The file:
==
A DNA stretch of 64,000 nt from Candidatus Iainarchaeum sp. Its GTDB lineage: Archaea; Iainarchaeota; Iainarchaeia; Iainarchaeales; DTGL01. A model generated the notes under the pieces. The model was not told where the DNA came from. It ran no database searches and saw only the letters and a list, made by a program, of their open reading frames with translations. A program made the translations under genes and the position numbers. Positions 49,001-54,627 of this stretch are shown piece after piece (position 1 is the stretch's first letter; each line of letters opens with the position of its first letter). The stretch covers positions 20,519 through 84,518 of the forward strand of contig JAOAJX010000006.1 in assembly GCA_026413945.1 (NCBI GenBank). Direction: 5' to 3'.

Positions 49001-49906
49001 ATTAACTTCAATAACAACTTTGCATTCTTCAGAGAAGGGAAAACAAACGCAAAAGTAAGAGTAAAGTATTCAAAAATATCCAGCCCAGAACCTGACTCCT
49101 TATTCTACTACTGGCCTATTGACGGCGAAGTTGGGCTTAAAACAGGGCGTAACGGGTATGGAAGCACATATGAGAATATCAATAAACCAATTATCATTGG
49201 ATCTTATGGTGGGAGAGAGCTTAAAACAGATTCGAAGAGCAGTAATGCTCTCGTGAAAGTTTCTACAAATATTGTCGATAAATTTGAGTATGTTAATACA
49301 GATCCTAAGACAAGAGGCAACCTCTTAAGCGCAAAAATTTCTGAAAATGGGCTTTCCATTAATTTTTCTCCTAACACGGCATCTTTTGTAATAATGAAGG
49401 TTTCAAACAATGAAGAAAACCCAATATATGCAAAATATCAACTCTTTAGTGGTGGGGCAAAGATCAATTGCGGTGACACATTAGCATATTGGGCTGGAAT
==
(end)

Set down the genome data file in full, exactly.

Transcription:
A DNA stretch of 64,000 nt from Candidatus Iainarchaeum sp. Its GTDB lineage: Archaea; Iainarchaeota; Iainarchaeia; Iainarchaeales; DTGL01. A model generated the notes under the pieces. The model was not told where the DNA came from. It ran no database searches and saw only the letters and a list, made by a program, of their open reading frames with translations. A program made the translations under genes and the position numbers. Positions 49,001-54,627 of this stretch are shown piece after piece (position 1 is the stretch's first letter; each line of letters opens with the position of its first letter). The stretch covers positions 20,519 through 84,518 of the forward strand of contig JAOAJX010000006.1 in assembly GCA_026413945.1 (NCBI GenBank). Direction: 5' to 3'.

Positions 49001-49906
49001 ATTAACTTCAATAACAACTTTGCATTCTTCAGAGAAGGGAAAACAAACGCAAAAGTAAGAGTAAAGTATTCAAAAATATCCAGCCCAGAACCTGACTCCT
49101 TATTCTACTACTGGCCTATTGACGGCGAAGTTGGGCTTAAAACAGGGCGTAACGGGTATGGAAGCACATATGAGAATATCAATAAACCAATTATCATTGG
49201 ATCTTATGGTGGGAGAGAGCTTAAAACAGATTCGAAGAGCAGTAATGCTCTCGTGAAAGTTTCTACAAATATTGTCGATAAATTTGAGTATGTTAATACA
49301 GATCCTAAGACAAGAGGCAACCTCTTAAGCGCAAAAATTTCTGAAAATGGGCTTTCCATTAATTTTTCTCCTAACACGGCATCTTTTGTAATAATGAAGG
49401 TTTCAAACAATGAAGAAAACCCAATATATGCAAAATATCAACTCTTTAGTGGTGGGGCAAAGATCAATTGCGGTGACACATTAGCATATTGGGCTGGAAT